Unusual Entrant in Food Truck Scene

Fort Worth has an unusual new entrant in the food truck scene: Arlington Heights United Methodist Church.

The West Side church on Sunday officially launched Five & Two - a take on Jesus’ feeding of the multitude with five loaves and two fishes - in a refurbished 1996 Chevy plumbing truck.

“It’s a full commercial kitchen on wheels,” Allen Lutes, associate pastor and director of the church’s new food truck ministry, said after a dedication ceremony with hot dogs and chips.

The church sees the food truck as a way to take its ministry to people, rather than rely on them to come to the church. “How much more meaningful if we meet them where they are?” Lutes said during a Sunday sermon.

Beginning June 18, and on the third Thursday of each month, Five & Two will begin serving dinner to the 30 homeless veterans who live at the Presbyterian Night Shelter’s Patriot House off of East Lancaster Avenue.

In July, the truck will be at the Night Shelter’s women and children’s unit once a month. “This is going to be an opportunity to do more,” to serve as mentors and work with children, Lutes said.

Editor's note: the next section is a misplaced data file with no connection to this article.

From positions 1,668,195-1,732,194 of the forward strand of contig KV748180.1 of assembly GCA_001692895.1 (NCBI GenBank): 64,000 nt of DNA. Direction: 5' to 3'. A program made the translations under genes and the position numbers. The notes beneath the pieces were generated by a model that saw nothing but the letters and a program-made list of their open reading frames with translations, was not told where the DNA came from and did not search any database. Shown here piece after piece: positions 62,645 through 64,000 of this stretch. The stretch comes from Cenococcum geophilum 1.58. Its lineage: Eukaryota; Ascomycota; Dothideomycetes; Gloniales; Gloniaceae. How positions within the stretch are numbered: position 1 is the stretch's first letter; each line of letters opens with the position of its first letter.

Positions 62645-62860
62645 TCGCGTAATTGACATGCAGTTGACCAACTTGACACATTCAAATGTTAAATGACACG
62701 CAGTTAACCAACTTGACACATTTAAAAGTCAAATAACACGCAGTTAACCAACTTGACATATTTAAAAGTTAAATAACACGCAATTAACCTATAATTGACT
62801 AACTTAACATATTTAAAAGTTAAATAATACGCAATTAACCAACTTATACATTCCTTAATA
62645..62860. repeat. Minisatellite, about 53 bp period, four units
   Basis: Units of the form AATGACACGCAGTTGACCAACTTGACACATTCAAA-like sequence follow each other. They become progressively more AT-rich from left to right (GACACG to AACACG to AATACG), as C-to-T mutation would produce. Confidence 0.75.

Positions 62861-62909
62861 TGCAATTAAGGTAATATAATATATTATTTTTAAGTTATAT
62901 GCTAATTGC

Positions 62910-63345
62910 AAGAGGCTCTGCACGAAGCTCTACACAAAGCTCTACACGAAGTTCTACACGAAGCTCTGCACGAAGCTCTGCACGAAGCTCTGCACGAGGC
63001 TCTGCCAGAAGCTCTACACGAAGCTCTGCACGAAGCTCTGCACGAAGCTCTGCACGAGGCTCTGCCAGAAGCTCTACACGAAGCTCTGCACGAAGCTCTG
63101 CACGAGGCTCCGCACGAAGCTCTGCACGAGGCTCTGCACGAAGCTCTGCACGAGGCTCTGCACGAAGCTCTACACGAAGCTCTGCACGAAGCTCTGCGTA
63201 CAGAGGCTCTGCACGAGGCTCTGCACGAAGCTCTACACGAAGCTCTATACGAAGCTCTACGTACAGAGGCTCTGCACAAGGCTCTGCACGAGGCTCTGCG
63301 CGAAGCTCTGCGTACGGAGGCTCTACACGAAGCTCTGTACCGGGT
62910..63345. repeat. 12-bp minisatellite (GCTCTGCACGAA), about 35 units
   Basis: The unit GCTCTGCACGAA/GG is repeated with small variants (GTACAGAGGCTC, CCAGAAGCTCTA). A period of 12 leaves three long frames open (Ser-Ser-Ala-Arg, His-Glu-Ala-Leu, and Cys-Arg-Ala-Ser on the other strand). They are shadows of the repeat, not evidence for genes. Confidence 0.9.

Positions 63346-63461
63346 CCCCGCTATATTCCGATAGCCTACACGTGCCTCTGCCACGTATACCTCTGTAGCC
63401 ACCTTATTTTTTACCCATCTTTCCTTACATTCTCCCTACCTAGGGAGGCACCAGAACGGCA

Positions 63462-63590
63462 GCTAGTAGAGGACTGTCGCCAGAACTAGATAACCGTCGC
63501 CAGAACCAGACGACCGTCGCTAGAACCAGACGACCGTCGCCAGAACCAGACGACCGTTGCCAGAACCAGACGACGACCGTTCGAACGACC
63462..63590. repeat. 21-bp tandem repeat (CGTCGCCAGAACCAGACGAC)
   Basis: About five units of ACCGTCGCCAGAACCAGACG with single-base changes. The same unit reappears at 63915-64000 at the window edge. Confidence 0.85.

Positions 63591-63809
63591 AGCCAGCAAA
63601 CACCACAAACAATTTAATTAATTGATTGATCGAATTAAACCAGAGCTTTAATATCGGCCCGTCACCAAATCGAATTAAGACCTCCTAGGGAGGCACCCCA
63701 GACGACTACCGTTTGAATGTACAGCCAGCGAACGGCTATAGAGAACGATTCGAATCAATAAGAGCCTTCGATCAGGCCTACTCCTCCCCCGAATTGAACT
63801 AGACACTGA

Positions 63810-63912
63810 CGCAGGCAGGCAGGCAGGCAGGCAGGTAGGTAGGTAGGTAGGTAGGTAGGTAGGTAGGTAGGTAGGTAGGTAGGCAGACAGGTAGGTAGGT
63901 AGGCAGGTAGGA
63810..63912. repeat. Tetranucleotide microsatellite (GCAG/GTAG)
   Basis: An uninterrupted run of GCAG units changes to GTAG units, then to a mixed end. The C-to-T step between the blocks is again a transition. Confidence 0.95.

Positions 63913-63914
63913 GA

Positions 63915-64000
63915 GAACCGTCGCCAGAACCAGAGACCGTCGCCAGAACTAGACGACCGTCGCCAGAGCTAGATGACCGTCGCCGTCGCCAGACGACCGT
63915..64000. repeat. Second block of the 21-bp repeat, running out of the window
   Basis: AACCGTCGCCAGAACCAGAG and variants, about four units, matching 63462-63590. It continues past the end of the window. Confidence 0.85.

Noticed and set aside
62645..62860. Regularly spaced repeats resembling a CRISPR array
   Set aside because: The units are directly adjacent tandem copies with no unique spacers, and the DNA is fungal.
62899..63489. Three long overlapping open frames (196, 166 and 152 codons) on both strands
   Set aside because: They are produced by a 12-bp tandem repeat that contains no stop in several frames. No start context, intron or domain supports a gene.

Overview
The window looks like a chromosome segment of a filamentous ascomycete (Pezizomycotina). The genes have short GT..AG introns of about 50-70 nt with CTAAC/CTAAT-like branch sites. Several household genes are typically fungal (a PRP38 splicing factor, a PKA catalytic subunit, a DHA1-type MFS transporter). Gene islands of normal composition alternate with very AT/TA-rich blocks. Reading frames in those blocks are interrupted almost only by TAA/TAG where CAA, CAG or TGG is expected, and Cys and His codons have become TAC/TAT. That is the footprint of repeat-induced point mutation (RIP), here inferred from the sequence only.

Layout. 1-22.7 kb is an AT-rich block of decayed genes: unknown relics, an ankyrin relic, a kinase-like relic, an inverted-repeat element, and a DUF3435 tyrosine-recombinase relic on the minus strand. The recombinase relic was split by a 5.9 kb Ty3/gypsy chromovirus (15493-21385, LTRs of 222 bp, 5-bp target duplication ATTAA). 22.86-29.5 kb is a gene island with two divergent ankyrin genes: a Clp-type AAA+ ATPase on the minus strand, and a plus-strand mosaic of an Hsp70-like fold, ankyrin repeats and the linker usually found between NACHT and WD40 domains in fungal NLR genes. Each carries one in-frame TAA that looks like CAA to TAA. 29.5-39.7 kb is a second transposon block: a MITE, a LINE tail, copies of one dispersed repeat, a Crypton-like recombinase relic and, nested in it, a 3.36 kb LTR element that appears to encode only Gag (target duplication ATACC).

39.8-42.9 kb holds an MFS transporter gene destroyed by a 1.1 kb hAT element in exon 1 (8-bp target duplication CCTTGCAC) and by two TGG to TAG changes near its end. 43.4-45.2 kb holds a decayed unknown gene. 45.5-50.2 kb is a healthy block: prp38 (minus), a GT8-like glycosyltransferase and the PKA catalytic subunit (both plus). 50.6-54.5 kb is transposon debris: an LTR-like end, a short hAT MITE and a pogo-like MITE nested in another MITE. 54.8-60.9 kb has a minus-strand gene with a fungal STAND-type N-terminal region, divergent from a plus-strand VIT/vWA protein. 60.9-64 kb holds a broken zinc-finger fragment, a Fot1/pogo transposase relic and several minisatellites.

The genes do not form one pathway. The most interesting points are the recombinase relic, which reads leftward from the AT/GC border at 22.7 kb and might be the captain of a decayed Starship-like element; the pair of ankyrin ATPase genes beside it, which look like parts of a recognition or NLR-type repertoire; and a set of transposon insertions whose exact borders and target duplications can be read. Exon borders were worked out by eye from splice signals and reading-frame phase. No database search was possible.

The food truck will also appear at more conventional events and locations, but with an unusual model the church is developing: giving away food such as pulled pork tacos and Cuban sandwiches for donations. “Every $5 spent serves two other people,” and so on, Lutes said.


The truck will appear at the Mayfest volunteer wrap-up party, Lutes said. The church is working on appearing at the Thistle Hill food truck park. The church is also considering converting a parking lot it owns on the south side of Camp Bowie Boulevard across the street from the church into a small park where the food truck could operate.

Another idea in the works, Lutes said: Running cooking classes off the truck in which church volunteers teach attendees how to cook in a crock pot, and then give them the pot.

And the church also wants to ready itself to send Five & Two into emergency areas to serve first responders and victims. “We’ll need special disaster training,” Lutes said.

Five & Two has already appeared at three community events and served about 1,800 people in the run-up to the official launch.

The church has raised about $50,000 to launch the food truck program, including two golf tournaments.

Kroger has signed on as a corporate sponsor and agreed to donate food to the truck’s events and missions. Consumers who hold the store’s Kroger Plus affinity card can link it to “AHUMC” online, and make donations to the ministry.

The church is building its volunteer team for the food truck. So far, 64 people have signed up and become certified food handlers. Lutes, a chef by training and background and a former restaurant owner, is the required Texas certified food manager.

About a dozen church members already know how to handle food, Lutes said.

 

Photo credits: Scott Nishimura